Archaeology in the communal refrigerator

If there’s one scary thing about working, it’s the common kitchen area. On each floor of the research tower where my lab is located, there is a small area at the end of the hall with a sink, coffee maker, refrigerator, and some cabinets. These areas are all too rarely cleaned out. Last week, for some reason, an intrepid lab rat decided that the refrigerator on my lab’s floor needed a cleaning. She found this:


So far, so what? Right? There’s nothing unusual there. Someone forgot their Slimfast. Then she turned over the can (click image for larger version):


Expiration date: July 2004. I love it.

The question is: Has this refrigerator not been cleaned out since 2004? Or has it been periodically cleaned out, with the person doing the cleaning neatly replacing the expired and increasingly ancient can of Slim-Fast right back where it was found?

I vote #2. I have to. #1 is too scary to contemplate, even though my office is not on the same floor as my lab. (Don’t get me started there…)

By Orac

Orac is the nom de blog of a humble surgeon/scientist who has an ego just big enough to delude himself that someone, somewhere might actually give a rodent's posterior about his copious verbal meanderings, but just barely small enough to admit to himself that few probably will. That surgeon is otherwise known as David Gorski.

That this particular surgeon has chosen his nom de blog based on a rather cranky and arrogant computer shaped like a clear box of blinking lights that he originally encountered when he became a fan of a 35 year old British SF television show whose special effects were renowned for their BBC/Doctor Who-style low budget look, but whose stories nonetheless resulted in some of the best, most innovative science fiction ever televised, should tell you nearly all that you need to know about Orac. (That, and the length of the preceding sentence.)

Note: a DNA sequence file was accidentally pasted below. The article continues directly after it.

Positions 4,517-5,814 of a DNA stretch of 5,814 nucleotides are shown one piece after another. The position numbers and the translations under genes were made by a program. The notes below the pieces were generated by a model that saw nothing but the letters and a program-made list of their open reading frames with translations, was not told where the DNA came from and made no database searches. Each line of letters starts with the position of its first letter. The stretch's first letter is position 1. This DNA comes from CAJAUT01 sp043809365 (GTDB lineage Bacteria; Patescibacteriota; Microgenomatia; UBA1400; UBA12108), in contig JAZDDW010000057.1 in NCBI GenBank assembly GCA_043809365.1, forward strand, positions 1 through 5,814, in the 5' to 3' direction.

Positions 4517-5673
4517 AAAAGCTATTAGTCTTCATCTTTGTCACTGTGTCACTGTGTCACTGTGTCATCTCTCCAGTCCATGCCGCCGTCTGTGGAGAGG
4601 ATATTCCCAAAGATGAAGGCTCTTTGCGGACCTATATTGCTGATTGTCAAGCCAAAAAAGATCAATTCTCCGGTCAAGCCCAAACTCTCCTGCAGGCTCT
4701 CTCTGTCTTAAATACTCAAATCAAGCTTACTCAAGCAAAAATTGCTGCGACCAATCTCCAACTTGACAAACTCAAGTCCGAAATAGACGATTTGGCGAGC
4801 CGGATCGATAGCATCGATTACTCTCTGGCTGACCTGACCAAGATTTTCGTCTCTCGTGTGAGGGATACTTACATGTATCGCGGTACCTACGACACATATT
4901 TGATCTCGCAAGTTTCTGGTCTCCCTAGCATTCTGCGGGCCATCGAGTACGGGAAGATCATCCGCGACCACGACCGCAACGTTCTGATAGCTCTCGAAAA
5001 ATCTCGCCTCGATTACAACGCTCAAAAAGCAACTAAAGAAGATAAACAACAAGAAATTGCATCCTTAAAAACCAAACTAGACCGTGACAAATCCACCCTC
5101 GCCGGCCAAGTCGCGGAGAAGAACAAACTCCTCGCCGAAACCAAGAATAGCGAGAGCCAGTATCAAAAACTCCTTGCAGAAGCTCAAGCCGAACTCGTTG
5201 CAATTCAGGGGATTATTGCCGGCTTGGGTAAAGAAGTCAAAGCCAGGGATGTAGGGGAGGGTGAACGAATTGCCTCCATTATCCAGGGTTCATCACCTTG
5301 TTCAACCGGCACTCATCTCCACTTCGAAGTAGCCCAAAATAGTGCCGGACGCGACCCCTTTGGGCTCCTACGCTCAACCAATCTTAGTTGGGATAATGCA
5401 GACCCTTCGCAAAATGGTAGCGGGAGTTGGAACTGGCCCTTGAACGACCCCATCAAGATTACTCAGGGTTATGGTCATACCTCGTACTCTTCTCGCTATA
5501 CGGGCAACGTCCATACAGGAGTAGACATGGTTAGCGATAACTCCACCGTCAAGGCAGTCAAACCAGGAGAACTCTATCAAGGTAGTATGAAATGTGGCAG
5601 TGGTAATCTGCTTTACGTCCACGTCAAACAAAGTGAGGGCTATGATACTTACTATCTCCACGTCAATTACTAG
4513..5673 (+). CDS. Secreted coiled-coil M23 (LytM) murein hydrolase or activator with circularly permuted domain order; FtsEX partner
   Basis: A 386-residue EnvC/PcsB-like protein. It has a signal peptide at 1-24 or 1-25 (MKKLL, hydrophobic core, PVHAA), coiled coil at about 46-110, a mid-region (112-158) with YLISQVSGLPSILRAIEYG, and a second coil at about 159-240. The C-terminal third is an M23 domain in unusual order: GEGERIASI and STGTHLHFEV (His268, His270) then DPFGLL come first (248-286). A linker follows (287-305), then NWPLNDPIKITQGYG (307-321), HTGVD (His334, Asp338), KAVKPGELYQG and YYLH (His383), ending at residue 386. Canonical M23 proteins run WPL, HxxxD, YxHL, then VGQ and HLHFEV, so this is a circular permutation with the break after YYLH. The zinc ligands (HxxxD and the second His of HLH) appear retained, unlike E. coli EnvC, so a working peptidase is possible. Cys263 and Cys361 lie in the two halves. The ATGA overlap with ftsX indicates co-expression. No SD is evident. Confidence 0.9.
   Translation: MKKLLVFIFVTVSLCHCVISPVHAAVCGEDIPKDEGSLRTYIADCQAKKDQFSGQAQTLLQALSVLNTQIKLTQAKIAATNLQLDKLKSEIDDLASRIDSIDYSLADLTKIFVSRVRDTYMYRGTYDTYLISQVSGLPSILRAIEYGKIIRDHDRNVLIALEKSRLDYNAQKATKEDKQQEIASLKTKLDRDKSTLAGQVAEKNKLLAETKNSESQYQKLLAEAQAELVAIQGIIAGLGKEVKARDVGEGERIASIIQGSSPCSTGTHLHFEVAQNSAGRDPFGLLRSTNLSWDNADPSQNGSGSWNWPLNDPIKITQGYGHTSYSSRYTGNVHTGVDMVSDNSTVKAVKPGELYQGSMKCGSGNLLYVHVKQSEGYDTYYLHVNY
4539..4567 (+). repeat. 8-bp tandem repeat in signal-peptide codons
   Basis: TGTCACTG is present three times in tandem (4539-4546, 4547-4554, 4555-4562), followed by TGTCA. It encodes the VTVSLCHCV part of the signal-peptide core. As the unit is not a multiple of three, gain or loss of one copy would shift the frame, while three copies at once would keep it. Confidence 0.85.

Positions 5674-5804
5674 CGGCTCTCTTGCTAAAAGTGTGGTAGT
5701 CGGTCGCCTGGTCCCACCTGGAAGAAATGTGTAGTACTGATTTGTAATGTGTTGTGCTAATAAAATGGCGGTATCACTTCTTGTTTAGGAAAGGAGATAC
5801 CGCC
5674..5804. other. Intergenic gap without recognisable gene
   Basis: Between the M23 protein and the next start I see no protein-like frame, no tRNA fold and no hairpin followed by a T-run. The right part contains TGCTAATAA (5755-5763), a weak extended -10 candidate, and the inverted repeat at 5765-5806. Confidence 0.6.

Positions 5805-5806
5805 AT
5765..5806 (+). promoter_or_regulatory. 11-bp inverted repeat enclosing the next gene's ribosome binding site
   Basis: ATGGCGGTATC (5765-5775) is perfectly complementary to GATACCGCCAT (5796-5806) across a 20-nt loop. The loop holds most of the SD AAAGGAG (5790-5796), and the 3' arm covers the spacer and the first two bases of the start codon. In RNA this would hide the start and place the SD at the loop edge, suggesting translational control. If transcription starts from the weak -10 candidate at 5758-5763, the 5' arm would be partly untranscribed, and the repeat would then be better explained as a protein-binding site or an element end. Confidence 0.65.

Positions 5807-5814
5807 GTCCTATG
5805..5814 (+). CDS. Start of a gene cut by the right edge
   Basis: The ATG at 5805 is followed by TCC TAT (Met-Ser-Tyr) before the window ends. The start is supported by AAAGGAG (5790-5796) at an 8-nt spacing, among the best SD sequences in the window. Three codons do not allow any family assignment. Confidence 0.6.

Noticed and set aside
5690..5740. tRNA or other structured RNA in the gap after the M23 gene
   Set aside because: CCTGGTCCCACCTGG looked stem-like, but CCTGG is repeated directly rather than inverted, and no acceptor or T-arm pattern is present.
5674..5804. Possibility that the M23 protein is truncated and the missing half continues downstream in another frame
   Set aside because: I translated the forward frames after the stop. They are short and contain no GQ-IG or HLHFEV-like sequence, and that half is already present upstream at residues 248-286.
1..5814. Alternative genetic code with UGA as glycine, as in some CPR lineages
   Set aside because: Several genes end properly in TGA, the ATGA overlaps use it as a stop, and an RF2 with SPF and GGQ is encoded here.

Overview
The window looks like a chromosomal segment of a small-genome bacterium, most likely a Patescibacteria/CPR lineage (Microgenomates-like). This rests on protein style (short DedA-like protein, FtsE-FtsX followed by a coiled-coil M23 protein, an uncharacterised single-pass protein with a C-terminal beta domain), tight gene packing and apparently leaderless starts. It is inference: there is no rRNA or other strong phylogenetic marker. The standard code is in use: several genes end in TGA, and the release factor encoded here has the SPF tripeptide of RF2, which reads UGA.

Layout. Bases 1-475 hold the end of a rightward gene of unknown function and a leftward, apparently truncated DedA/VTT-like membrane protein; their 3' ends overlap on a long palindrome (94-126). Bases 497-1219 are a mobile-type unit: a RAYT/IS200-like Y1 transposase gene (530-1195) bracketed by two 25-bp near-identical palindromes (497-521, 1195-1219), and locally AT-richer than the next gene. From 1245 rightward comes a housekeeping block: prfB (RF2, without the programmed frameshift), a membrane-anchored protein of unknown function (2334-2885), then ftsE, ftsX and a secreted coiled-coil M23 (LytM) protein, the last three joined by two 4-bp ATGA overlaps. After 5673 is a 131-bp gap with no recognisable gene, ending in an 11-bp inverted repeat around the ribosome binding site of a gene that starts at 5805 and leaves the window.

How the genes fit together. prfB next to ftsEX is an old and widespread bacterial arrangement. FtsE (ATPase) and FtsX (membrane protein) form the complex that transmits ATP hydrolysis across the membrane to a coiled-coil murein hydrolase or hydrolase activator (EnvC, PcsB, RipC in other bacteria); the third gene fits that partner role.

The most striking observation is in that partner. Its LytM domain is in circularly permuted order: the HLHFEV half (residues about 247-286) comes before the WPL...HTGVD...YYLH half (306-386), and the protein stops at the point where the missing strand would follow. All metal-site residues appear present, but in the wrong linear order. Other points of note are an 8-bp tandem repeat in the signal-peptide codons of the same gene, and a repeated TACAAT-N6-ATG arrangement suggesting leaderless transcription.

DISCLAIMER:: The various written meanderings here are the opinions of Orac and Orac alone, written on his own time. They should never be construed as representing the opinions of any other person or entity, especially Orac's cancer center, department of surgery, medical school, or university. Also note that Orac is nonpartisan; he is more than willing to criticize the statements of anyone, regardless of of political leanings, if that anyone advocates pseudoscience or quackery. Finally, medical commentary is not to be construed in any way as medical advice.

To contact Orac: [email protected]

56 replies on “Archaeology in the communal refrigerator”

Finally! Clear, incontrovertible evidence that both strawberries and cream were still used in Slim-Fast after 2002. Take that, strawberries and cream injury deniers!

Taking Todd’s idea to it’s illogical conclusion, I’d contact the Slimfast company and insist on a refund. Or at least a replacement coupon!